How My Herb Garden Grows


Remember my beautiful new herb garden with a gate?

A few months later, I’m happy to report that my basil, oregano, chives, rosemary, and sage are doing tremendous! The weeds are also flourishing! The parsley is languishing, and the dill is dead. However! It’s mostly doing well! ESPECIALLY the weeds! In fact, the weeds are doing so well, I can’t even find the herbs!

You’re welcome. This public service photograph is here to make you feel better about your own herb garden. As is this one:

And this one!

Ahoy! We are a-sail on a ship of weeds! We float upon a river of invasive pestilence! We chart a course to wreck upon the rocks of negligence!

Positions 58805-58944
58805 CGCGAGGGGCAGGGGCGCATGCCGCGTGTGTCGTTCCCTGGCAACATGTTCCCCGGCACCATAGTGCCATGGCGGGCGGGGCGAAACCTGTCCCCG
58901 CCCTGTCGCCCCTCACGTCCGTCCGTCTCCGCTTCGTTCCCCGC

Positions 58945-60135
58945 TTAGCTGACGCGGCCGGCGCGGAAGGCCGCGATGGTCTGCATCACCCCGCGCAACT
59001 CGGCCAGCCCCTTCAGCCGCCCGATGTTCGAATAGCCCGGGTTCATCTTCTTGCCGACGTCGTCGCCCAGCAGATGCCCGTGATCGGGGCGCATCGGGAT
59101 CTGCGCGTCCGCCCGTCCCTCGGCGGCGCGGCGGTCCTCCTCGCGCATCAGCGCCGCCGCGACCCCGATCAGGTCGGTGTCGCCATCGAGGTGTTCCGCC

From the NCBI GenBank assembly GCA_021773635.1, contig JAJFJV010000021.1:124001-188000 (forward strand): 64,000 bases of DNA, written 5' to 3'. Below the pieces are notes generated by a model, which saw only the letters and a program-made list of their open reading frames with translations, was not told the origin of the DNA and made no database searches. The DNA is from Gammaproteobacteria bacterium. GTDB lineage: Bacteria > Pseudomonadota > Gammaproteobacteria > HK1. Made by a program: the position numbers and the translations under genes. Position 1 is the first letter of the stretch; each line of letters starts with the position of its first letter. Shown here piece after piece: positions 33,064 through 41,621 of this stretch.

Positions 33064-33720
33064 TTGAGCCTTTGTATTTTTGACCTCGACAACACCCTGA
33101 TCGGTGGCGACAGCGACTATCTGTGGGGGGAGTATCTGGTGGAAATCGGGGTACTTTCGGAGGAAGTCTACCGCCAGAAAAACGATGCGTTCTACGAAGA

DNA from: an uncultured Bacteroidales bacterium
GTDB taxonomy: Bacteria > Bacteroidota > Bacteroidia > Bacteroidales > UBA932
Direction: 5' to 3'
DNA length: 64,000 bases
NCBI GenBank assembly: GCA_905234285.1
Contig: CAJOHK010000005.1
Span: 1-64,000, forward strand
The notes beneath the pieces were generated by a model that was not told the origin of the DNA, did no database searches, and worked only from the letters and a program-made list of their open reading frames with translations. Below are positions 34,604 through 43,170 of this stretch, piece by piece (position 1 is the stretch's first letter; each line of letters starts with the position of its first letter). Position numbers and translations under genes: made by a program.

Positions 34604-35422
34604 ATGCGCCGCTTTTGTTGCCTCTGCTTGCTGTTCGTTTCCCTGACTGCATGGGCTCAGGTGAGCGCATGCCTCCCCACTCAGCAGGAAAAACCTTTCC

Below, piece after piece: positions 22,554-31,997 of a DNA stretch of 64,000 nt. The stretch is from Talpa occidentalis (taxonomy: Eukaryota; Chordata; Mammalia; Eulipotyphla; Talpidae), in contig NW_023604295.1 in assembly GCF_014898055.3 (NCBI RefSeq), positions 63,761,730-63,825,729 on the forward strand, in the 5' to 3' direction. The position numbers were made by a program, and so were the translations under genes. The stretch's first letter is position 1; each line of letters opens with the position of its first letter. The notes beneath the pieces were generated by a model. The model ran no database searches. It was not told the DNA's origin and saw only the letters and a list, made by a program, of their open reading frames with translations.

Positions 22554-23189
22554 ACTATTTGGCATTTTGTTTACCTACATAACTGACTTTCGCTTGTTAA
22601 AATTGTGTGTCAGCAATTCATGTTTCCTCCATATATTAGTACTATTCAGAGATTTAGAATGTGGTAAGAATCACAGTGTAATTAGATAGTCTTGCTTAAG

We shall write poetry, songs, and sonnets to the weeds. Mostly, because that’s easier than pulling them.

Sigh. Okay. Staff? STAFF?!

I always have to do everything myself.

Ta da.

How’s your herb garden doing?


  1. Bev in CA says:

    Dear Suzanne, don’t be so hard on yourself. You only have a gazillion things to do. We also have been battling the weeds. It does seem like summer is going by too fast. The last pic does shows job well done..

  2. Runningtrails says:

    Oh my! lol! I sympathize with you! ALL my gardens looked like that last year. It was “the year of the PUPPY!” Now it’s better. I had to force a weeding/hoeing schedule on myself and stick to it, no matter what. I also use a lot of cardboard and newspaper between plants and rows. You could try putting thick layers of newspaper between the plants and covering them with mulch or mowed leaves or something to keep it in place. It really does help.